2023 Logbook Pilot Challenges Assumptions

2023 Logbook Pilot Challenges Assumptions


During the summer of 2023, conveyancing solicitors in a working group questioned the belief that introducing a property logbook would streamline the conveyancing aspect of purchasing a home. In response, the Home Buying & Selling Group’s (HBSG) Logbook Working Group decided to initiate a new pilot to address the concerns raised by lawyers and conveyancers about the implementation and utility of a logbook.

A primary concern was clarifying the definition of a logbook and establishing the essential information it should contain before a property is put on the market. The group unanimously agreed that all logbooks should consistently include the owner’s details as stated in the Title, an Energy Performance Certificate (EPC), a Title Plan, the Unique Property Reference Number (UPRN), and verified owner identity, aligning with forthcoming government digital identity legislation. This standard was seen as a solid foundation.

Additionally, the group concluded that logbooks should also encompass details about planning permissions, building regulations, neighbour agreements, and warranties. They believed their widespread adoption throughout the industry is critical for logbooks to be genuinely practical. They also felt that the government should take a more proactive role in fostering the environment needed to enhance and expand the use of logbooks. This would include improving the accessibility of government-held data to aid the property market.

Legal professionals voiced concerns over the digital receipt of data and its origins. On average, conveyancers wait for information from roughly 19 sources, including official records. Government agencies must prioritize making their data readily available to the legal field to improve the speed of the conveyancing process. This active approach could address data origins and liability concerns, reduce conveyancers’ administrative workload, and provide earlier access to necessary property information.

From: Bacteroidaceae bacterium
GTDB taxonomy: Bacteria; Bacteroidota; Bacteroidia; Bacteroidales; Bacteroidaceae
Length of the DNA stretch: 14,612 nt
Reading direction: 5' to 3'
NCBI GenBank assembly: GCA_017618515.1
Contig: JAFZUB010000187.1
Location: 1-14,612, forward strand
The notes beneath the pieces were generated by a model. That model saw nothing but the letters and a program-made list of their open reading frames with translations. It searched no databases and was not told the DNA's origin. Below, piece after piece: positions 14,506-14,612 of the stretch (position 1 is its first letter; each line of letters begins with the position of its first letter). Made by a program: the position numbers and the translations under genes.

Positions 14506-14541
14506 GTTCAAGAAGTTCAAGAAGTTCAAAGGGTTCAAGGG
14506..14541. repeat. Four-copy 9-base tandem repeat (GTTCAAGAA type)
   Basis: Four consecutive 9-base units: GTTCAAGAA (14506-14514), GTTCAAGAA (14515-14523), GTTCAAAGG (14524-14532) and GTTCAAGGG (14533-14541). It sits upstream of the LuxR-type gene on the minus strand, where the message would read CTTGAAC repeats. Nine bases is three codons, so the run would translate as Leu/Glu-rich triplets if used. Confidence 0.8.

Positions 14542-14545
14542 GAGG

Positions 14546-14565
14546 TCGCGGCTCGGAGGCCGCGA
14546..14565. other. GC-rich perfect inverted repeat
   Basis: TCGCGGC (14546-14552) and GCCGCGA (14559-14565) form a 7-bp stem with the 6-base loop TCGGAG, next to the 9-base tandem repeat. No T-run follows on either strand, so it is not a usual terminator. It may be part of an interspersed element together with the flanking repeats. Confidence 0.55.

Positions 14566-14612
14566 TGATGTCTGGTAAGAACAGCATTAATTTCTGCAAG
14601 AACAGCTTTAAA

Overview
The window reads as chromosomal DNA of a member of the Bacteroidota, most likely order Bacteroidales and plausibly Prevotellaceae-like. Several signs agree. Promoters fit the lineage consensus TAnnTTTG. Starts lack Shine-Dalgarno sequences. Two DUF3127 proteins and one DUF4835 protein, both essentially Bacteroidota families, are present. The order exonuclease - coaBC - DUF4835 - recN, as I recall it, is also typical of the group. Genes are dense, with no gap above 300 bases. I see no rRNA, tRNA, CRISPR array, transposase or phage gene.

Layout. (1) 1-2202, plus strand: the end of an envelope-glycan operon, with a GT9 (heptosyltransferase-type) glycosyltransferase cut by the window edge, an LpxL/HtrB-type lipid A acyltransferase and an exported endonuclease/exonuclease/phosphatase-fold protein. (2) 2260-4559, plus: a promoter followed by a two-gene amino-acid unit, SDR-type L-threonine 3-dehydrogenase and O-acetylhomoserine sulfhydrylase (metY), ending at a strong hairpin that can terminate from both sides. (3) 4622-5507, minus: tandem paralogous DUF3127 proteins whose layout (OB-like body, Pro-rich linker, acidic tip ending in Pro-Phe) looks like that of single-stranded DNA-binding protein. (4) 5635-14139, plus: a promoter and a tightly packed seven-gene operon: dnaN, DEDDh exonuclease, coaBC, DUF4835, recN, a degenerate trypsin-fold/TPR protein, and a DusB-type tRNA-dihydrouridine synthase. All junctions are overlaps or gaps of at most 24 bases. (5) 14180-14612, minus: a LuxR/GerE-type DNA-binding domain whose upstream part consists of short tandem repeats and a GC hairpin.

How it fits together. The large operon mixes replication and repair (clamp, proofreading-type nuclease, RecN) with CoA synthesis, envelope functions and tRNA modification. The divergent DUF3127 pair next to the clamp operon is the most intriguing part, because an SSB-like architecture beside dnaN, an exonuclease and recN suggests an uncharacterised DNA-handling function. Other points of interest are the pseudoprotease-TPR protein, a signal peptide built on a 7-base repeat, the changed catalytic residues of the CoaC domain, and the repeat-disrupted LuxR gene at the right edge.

Through the HBSG, the industry has started to adopt common data standards and methods to depict data reliability. Progress continues in digitising property data sources, and the Open Property Data Association (OPDA), led by Maria Harris, is tackling data origin issues by developing a Property Data Trust Framework (PDTF).

The Home Buying & Selling Group has compiled a report summarising these discussions and is available upon request. Stuart Young, who spearheaded this review for the HBSG Logbook Working Group, expressed enthusiasm about the upcoming pilot tests with the participating law firms. He also mentioned plans for further collaboration with surveyors and real estate agents to gather their insights.




Gill Laing is a qualified Legal Researcher & Analyst with niche specialisms in Law, Tax, Human Resources, Immigration & Employment Law.

Gill is a Multiple Business Owner and the Managing Director of Prof Services - a Marketing Agency for the Professional Services Sector.

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